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Nome fuel delivery preparations continue

NOME, Alaska – Coast Guard Sector Anchorage personnel identify the planned Nome fuel transfer safety zone in the Nome Harbor Jan. 11, 2012. The safety zone encourages people to stay off the ice while the Healy and Renda transit near the port of Nome and persons and vehicles will be restricted from areas 50 yards around fuel delivery hoses and 100 yards from the tanker Renda. U.S. Coast Guard video by Petty Officer 2nd Class Charly Hengen.

NOME, Alaska — Coast Guard Sector Anchorage personnel identify the planned Nome fuel transfer safety zone in the Nome Harbor Jan. 11, 2012.

The safety zone, near the port of Nome, will restrict access to sensitive areas 50 yards around fuel delivery hoses and 100 yards from the tanker Renda.

U.S. Coast Guard video by Petty Officer 2nd Class Charly Hengen.

NOME, Alaska — Coast Guard Lt. William Albright and Lt. Nicole Auth prepare to mark the planned fuel transfer safety zone in the Nome Harbor Jan. 11, 2012. The safety zone will be established to ensure Nome residents are safe while the Russian tanker Renda offloads fuel to storage facilities in Nome. U.S. Coast Guard photo by Petty Officer 2nd Class Charly Hengen.

NOME, Alaska — Coast Guard Lt. William Albright and Lt. Nicole Auth prepare to mark the planned fuel transfer safety zone in the Nome Harbor Jan. 11, 2012.

The safety zone will be established to ensure Nome residents are safe while the Russian tanker Renda offloads fuel to storage facilities in Nome.

U.S. Coast Guard photo by Petty Officer 2nd Class Charly Hengen.

NOME, Alaska — Coast Guard Lt. William Albright, with Sector Anchorage, drags a sled full of marking stakes that are being used to establish and identify the planned fuel transfer safety zone in the Nome Harbor Jan. 11, 2012. Personnel involved with the Nome fuel transfer safety zone preparation endured subzero temperatures with winds in excess of 10 mph. U.S. Coast Guard photo by Petty Officer 2nd Class Charly Hengen.

NOME, Alaska — Coast Guard Lt. William Albright, with Sector Anchorage, drags a sled full of marking stakes that are being used to establish and identify the planned fuel transfer safety zone in the Nome Harbor Jan. 11, 2012.

Personnel involved with the Nome fuel transfer safety zone preparation endured subzero temperatures with winds in excess of 10 mph.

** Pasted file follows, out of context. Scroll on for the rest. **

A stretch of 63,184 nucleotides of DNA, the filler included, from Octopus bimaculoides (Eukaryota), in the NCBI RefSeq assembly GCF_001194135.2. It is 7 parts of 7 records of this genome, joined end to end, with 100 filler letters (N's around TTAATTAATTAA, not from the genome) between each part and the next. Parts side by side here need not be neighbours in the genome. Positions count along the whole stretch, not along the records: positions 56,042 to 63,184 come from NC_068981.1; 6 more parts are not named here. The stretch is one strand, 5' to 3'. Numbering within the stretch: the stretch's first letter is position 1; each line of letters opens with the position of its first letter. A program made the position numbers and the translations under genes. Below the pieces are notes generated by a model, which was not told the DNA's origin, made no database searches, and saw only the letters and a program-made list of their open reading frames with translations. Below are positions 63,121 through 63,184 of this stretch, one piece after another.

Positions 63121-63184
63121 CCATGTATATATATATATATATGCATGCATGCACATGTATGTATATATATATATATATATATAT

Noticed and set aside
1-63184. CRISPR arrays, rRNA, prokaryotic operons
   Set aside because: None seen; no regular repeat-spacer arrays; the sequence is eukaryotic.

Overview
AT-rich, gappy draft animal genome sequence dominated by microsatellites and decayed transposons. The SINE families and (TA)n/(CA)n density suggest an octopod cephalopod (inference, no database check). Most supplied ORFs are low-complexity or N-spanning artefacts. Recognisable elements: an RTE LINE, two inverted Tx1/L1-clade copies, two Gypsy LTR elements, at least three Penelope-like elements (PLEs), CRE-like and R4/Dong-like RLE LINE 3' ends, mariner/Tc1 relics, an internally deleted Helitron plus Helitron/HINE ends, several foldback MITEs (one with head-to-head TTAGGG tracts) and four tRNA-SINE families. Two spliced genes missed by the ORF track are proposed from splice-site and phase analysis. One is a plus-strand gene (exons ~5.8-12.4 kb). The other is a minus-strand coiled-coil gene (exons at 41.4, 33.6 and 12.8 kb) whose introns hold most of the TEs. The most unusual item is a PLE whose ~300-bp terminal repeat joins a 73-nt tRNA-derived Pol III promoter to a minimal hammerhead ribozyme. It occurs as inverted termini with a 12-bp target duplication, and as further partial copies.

U.S. Coast Guard photo by Petty Officer 2nd Class Charly Hengen.

NOME, Alaska — A planned fuel transfer safety zone is identified by stakes in the Nome Harbor Jan. 11, 2012. The planned safety zone will be in place throughout the Russian tanker Renda’s fuel transfer evolution. U.S. Coast Guard photo by Petty Officer 2nd Class Charly Hengen.

NOME, Alaska — A planned fuel transfer safety zone is identified by stakes in the Nome Harbor Jan. 11, 2012.

The planned safety zone will be in place throughout the Russian tanker Renda’s fuel transfer evolution.

U.S. Coast Guard photo by Petty Officer 2nd Class Charly Hengen.

NOME, Alaska — The Russian tanker Renda transits through the Bering Sea with the Coast Guard Cutter Healy’s assistance Jan. 10, 2012. The Renda is approximately 100 miles away from Nome carrying 1.3 million gallons of petroleum products for Nome residents. U.S. Coast Guard photo.

NOME, Alaska — The Russian tanker Renda transits through the Bering Sea with the Coast Guard Cutter Healy’s assistance Jan. 10, 2012.

The Renda is carrying 1.3 million gallons of petroleum products for delivery to Nome.

U.S. Coast Guard photo.

The Coast Guard Cutter Healy and Russian tanker Renda are experiencing dynamic ice conditions and the transit to Nome is slow but continuous.  The vessels are approximately 100 miles from Nome as of Wednesday evening.

Sitnasuak Native Corporation of Nome signed a contract with Vitus Marine LLC to deliver 1.3 million gallons of petroleum products to Nome via Renda around the second week of January. If successful, this will mark the first time that petroleum products have been delivered by sea to a Western Alaskan community through ice covered waters.

"This has been and continues to be a highly orchestrated effort between all stakeholders to ensure mission success" said Rear Adm. Thomas Ostebo, District 17 commander. "As we have done for more than 220 years, the Coast Guard is dedicated to ensuring the safe and secure transfer of maritime commerce. The Healy, our nation's only operating polar ice breaker, and its crew are committed to upholding our long history of service to the residents of Alaska."

Click here for Coast Guard photos and video.
Click here for hourly images from the Coast Guard Cutter Healy.
Click here for images from the Alaska Department of Environmental Conversation.

For more information contact Chief Petty Officer Kip Wadlow at 907-209-9960.

Saving Lives and Guarding the Coast Since 1790.
The United States Coast Guard -- Proud History. Powerful Future.

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